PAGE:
Learn to Resize a Simple Garment

How to Make a Pattern Your Own

Working a swatch is key to easily resizing a garment
My swatch that I used in calculating the Ribbed Bodywarmer pattern. © Sarah E. White, licensed

There are many different reasons you might want to resize a knit garment. Maybe the sizes that are offered won't fit you, or you're using a different yarn where the gauge is not quite the same.

The principles of garment resizing are the same regardless of whether you're knitting a scarf or a sweater, but for the purposes of explaining the basics, we're going to look at a very simple pattern.

My Convertible Knitted Bodywarmer is just a ribbed loop worked in the round, but the steps you would go through to make this project larger or smaller are the same steps you would use to adjust any garment, you just have to do more adjusting when there are more numbers involved.

Swatching

I know most people don't like to make swatches. It seems like a lot of extra work that doesn't necessarily guarantee that your garment is going to fit anyway.

I felt the same way until I started designing. A swatch is the only way to know what the yarn is going to do before you start working on your project. And when you are combining yarns, as I did with this project, you need to know what the yarns are going to look and act like together and make sure you like the result.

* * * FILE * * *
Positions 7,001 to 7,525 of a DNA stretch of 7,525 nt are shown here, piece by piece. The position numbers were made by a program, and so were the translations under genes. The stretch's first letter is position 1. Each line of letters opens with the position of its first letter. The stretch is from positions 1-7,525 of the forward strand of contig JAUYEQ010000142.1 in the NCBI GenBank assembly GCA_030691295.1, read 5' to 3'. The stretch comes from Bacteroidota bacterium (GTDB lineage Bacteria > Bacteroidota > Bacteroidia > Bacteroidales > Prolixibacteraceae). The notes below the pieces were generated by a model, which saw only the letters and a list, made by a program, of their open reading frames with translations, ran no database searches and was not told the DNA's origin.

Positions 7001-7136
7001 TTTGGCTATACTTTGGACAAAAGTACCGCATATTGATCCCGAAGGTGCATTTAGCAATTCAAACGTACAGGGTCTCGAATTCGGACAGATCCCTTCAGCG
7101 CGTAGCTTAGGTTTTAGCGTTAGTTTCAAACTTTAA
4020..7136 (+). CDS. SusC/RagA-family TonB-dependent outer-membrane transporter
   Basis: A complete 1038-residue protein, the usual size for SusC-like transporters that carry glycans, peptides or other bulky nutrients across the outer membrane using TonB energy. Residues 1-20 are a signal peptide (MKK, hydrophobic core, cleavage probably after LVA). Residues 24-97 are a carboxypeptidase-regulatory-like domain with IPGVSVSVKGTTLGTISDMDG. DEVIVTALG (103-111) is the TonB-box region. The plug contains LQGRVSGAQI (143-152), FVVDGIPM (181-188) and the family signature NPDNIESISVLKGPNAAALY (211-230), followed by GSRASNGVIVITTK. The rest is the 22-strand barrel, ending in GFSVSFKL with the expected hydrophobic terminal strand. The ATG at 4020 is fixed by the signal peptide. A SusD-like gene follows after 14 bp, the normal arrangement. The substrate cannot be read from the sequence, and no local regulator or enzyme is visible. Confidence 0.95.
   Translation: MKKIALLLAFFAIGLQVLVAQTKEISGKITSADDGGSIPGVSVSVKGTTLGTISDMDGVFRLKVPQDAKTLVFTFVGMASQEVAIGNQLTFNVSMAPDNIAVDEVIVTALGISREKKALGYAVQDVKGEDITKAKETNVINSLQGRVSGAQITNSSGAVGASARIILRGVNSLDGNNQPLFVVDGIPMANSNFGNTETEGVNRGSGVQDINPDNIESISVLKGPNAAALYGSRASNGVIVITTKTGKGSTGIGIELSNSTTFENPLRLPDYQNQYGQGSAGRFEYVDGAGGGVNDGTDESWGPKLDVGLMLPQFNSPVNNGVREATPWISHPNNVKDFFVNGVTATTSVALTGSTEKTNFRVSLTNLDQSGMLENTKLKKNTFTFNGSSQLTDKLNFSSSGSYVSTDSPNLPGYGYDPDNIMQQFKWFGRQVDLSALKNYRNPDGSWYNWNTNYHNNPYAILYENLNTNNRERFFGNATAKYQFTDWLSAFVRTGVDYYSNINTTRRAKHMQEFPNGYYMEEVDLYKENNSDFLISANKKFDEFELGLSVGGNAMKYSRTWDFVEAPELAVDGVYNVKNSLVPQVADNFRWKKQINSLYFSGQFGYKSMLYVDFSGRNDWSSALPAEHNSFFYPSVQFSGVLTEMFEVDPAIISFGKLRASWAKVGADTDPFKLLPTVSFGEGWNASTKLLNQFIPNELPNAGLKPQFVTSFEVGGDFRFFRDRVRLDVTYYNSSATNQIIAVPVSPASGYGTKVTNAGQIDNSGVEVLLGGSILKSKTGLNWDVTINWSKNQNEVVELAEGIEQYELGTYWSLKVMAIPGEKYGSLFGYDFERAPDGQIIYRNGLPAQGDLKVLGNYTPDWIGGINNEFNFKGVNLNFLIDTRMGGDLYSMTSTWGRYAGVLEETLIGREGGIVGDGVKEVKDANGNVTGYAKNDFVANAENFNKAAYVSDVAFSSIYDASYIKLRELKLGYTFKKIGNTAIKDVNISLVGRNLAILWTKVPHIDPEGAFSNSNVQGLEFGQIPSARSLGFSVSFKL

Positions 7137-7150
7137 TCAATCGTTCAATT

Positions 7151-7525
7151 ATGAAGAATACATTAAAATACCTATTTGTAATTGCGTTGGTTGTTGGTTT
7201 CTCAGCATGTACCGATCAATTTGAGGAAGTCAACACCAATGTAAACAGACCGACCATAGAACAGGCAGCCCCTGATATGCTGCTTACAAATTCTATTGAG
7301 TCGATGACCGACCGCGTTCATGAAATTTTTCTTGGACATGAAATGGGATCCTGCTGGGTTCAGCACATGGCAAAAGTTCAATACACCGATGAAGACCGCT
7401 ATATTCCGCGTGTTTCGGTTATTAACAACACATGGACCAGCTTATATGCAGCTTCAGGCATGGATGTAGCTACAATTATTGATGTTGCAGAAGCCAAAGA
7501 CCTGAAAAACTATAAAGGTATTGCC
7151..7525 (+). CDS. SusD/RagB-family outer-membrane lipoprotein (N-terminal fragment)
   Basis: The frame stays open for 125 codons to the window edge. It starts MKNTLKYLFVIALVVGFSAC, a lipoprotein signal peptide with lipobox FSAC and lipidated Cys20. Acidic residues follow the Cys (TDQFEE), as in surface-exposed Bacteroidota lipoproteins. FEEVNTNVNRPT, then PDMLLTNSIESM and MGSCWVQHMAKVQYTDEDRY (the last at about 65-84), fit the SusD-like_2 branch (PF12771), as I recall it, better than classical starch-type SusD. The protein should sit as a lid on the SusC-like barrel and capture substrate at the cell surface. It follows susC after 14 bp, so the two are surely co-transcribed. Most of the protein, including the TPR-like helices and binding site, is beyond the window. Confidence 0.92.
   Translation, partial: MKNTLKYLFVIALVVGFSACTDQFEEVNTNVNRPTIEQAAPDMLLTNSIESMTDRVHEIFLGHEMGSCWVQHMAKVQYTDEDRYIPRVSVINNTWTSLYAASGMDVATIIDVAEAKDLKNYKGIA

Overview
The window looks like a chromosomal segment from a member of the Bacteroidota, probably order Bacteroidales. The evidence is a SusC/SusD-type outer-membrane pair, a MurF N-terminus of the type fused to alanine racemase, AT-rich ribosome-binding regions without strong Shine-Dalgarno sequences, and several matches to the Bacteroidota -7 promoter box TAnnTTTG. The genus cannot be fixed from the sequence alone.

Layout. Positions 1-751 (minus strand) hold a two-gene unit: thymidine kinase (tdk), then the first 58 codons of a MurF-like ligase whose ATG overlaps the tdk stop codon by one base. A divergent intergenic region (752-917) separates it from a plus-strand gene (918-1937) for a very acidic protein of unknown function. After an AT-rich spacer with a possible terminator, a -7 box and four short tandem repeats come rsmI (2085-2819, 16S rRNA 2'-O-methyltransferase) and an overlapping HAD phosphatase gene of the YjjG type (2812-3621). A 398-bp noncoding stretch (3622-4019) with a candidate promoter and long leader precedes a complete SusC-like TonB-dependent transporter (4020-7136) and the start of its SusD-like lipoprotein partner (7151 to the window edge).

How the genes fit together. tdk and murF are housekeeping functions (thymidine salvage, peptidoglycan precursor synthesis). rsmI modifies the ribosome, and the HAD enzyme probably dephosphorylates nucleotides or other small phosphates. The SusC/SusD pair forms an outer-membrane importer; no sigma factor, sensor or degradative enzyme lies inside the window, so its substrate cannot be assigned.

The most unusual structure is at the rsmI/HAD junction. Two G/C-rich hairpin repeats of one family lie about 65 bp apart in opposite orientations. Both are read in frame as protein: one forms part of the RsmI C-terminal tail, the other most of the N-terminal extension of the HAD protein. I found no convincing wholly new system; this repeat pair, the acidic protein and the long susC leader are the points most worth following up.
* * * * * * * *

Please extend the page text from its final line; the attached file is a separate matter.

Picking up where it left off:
Ultimately swatching saves you a lot of time if you judged incorrectly and have to rip out your work and start over.

With your selected yarn or yarns and a size 15 US needle, cast on 12 stitches. Work in k2, p2 ribbing for 12 rows, or until the swatch is about square. (Yes this project is worked in the round, but I didn't knit a circular swatch, which I usually do.) The number of stitches per inch is more important than rows per inch on this project. Bind off.

Soak your swatch for 10 minutes in lukewarm water. Gently squeeze out the water, then stretch your swatch only as much as is needed to make the sides straight. Measure the width from the cast-on side. I got four and a half inches/11 cm.

The Math Part

The math required for this pattern is easy. First, you need to figure out how many stitches fit in an inch/2.5 cm by dividing your width into your number of stitches. In my example, that's 12 divided by 4.5, which gives you 2.6.

Then you need to measure how big around you'd like the finished project to be. Use a piece of yarn or a flexible measuring tape to circle your arms just below the shoulders. Shrug or stretch a little bit, so there's a little give built in. I got 43 inches/109 cm; then I added an inch/2.5 cm just for extra flexibility. You can do that or not.

Then multiply your number of stitches per inch or 2.5 cm (2.6) by the number of inches around (44), which got me 114.4.

Now comes the only tricky part. The pattern used is double rib, which requires a multiple of four stitches. So instead of 114 stitches, we need 116 stitches. Because we're knitting this in the round, that will allow you to knit straight, K2, P2 all the way around the project.

Say you wanted to make yours for a child, so you needed it to come out about 20 inches/51 cm around instead. Using the gauge measurement again, you'd get 52 stitches, which just happens to divide evenly by 4.

Reviewing the Steps

Whether you're reshaping a simple garment like a scarf, cowl, shrug or poncho or something more complicated, these same steps will help you work it out.

  1. Make and measure your gauge swatch.
  2. Determine the number of stitches per inch.
  3. Measure the person you're knitting for in the places the garment should fit.
  4. Multiply those measurements by your gauge to determine the number of stitches you need.
  5. Adjust for stitch pattern multiples as needed.